Nobody expected Prince Abdulaziz bin Salman’s new job to be easy, but it is doubtful even he could have predicted how difficult his first few days would be.
Just a week after the announcement of his appointment as Saudi Arabia’s Energy Minister – the first member of the Al Saud royal family to hold the position – the country experienced the drone attacks on its critical Abqaiq oil processing plant and the giant Khurais oilfield, the kingdom’s second largest.
The act led to a 20% rise in oil prices on Monday, followed by a 7% fall on Tuesday after Prince Abdulaziz announced the kingdom would fully restore lost oil output by the end of this month.
Abdulaziz is widely recognised as an expert in the oil industry. His previous roles include nearly 10 years as Deputy Oil Minister, then Assistant Oil Minister and latterly Minister of State for Energy Affairs. He has also been a member of Saudi Arabia’s OPEC delegation for several years.
His appointment as a replacement to Khalid al-Falih was seen as a direct attempt to breathe new life into Saudi Aramco’s flagging IPO plans which are being driven by his younger half-brother, Crown Prince Mohammed bin Salman, who is seeking a highly optimistic $2 trillion valuation as part of his Vision 2030 energy and economic reform plan.
The IPO idea has been on the table for a couple of years now and it is believed MbS lost patience with al-Falih’s perceived lack of enthusiasm for the project. However, if it is to be believed that Saudi Arabia needs an oil price of up to $85 per barrel to balance its budgets, it is hardly surprising the former Oil Minister was reluctant to push through the plan in the current commodity price environment.
In normal circumstances, a rise in the oil price would most likely be welcomed in Riyadh as a trigger towards firming up Aramco’s IPO programme. However, geopolitical tensions and the threat of further military action are expected to raise questions over potential investor confidence and the vulnerability of Aramco’s assets. In this situation, a rising oil price is a double-edged sword.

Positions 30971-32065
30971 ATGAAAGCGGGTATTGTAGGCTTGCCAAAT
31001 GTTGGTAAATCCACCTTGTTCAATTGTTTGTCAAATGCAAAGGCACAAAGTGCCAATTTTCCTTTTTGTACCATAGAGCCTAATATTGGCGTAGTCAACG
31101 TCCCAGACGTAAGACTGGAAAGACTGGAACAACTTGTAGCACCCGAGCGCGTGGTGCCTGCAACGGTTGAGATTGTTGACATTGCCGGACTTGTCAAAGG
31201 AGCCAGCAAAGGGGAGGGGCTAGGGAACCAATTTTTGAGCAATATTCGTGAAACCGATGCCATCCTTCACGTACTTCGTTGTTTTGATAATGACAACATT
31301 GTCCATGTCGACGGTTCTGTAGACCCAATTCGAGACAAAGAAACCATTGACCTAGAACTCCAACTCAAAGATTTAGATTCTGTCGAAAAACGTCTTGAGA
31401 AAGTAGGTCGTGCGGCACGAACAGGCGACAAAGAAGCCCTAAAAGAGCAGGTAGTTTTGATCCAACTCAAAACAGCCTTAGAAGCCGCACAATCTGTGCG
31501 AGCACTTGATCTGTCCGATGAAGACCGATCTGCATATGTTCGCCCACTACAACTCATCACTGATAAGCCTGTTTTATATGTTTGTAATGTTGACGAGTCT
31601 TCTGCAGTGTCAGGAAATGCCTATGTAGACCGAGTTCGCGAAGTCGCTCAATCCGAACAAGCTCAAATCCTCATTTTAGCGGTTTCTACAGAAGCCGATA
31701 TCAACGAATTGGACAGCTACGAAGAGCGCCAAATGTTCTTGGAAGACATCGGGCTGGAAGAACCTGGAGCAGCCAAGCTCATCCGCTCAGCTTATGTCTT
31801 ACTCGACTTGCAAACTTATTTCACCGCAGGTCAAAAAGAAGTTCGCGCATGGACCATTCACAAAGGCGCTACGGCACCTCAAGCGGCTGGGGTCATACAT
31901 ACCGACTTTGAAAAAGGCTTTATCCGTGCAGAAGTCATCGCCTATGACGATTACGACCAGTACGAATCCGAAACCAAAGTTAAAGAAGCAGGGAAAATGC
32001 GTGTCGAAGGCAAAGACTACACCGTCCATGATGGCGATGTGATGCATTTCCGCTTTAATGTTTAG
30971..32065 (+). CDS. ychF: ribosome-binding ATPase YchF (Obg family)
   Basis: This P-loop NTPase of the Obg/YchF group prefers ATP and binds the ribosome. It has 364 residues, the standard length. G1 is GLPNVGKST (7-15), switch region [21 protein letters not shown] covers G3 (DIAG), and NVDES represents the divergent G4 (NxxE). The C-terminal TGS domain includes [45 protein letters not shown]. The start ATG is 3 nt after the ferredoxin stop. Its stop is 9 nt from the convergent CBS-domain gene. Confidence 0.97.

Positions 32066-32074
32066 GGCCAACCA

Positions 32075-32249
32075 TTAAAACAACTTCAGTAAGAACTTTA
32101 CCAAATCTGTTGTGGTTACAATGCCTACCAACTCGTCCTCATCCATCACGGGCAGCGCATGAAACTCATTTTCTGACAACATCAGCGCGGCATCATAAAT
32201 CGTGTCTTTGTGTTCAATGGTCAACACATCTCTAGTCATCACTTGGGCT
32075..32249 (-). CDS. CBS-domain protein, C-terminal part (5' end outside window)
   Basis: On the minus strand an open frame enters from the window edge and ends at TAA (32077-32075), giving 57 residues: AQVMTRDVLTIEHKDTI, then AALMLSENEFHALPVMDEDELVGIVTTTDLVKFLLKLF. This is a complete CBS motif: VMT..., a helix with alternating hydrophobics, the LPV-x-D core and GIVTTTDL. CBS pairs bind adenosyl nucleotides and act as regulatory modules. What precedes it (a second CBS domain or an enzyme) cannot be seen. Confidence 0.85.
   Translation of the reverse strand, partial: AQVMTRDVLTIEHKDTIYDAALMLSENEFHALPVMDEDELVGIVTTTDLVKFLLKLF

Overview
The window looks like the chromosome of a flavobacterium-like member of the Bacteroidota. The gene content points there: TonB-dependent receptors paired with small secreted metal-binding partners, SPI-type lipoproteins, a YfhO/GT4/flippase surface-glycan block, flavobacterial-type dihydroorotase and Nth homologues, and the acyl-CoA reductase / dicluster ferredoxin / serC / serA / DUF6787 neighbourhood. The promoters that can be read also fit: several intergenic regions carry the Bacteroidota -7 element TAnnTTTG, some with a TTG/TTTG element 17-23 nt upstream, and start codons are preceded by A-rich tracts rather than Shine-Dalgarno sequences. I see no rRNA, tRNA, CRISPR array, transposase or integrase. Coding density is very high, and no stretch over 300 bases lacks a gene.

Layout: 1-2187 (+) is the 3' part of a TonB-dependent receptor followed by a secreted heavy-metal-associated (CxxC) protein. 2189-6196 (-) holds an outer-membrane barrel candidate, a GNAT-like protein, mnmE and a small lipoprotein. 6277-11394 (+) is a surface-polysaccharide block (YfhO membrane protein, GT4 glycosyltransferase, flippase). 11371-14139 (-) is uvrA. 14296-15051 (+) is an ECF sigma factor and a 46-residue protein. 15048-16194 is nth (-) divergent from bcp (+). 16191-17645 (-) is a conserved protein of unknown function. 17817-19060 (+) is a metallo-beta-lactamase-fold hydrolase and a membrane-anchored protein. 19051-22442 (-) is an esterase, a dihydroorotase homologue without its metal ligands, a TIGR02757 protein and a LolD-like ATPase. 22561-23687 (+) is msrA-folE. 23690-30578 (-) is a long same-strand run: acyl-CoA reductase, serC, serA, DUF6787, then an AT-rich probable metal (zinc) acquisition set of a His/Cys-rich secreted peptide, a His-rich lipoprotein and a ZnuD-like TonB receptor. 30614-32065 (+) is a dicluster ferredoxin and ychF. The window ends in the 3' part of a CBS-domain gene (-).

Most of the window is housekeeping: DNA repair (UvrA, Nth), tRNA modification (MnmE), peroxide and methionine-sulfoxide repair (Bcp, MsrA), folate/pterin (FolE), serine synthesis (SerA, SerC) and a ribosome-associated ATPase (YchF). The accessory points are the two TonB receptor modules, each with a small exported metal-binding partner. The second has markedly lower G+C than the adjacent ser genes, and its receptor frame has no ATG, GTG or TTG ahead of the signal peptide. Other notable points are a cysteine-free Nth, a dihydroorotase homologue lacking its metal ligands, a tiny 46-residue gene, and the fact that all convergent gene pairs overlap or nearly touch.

Saudi Aramco’s new chairman Yasir Rumayyan aimed to quell fears by stating it was intended to hold the IPO within the next 12 months. In the run up to the drone attack there were hopes it would happen either by the end of this year or early 2020. However, fears of a global economic slowdown, particularly in Asia, are likely to mean the IPO will happen later rather than sooner as the Saudis wait for the “right” economic conditions. There are also concerns that the Saudis are being overly optimistic about when full production will be back on track and when the IPO will happen.
A further consideration is that Saudi Arabia and OPEC no longer have the power they once had over oil supply and price, so the ability to manufacture the perfect conditions for staging an IPO is no longer in their hands alone. The mantle of swing producer now rests with those in the US shale industry. They will have a growing say on global supply and oil prices in the years ahead.
The one positive from the attacks in relation to the IPO is that it has galvanised the kingdom and many of its wealthiest families around its national oil company. Abdulaziz spoke of Aramco emerging “like a phoenix from the ashes”. However, there is speculation over how much pressure is being placed in these families and such talk will have limited appeal to the international investment community.
Trying to second-guess Saudi Arabian oil policy is a dangerous game, but nothing suggests the time is anywhere near right for the Aramco IPO to take place, now or in the foreseeable future. Don’t be surprised if emotional impulse, rather than commercial common sense triggers the world’s biggest ever listing.
Andrew Bradshaw is head of energy insight at Fifth Ring – email@example.com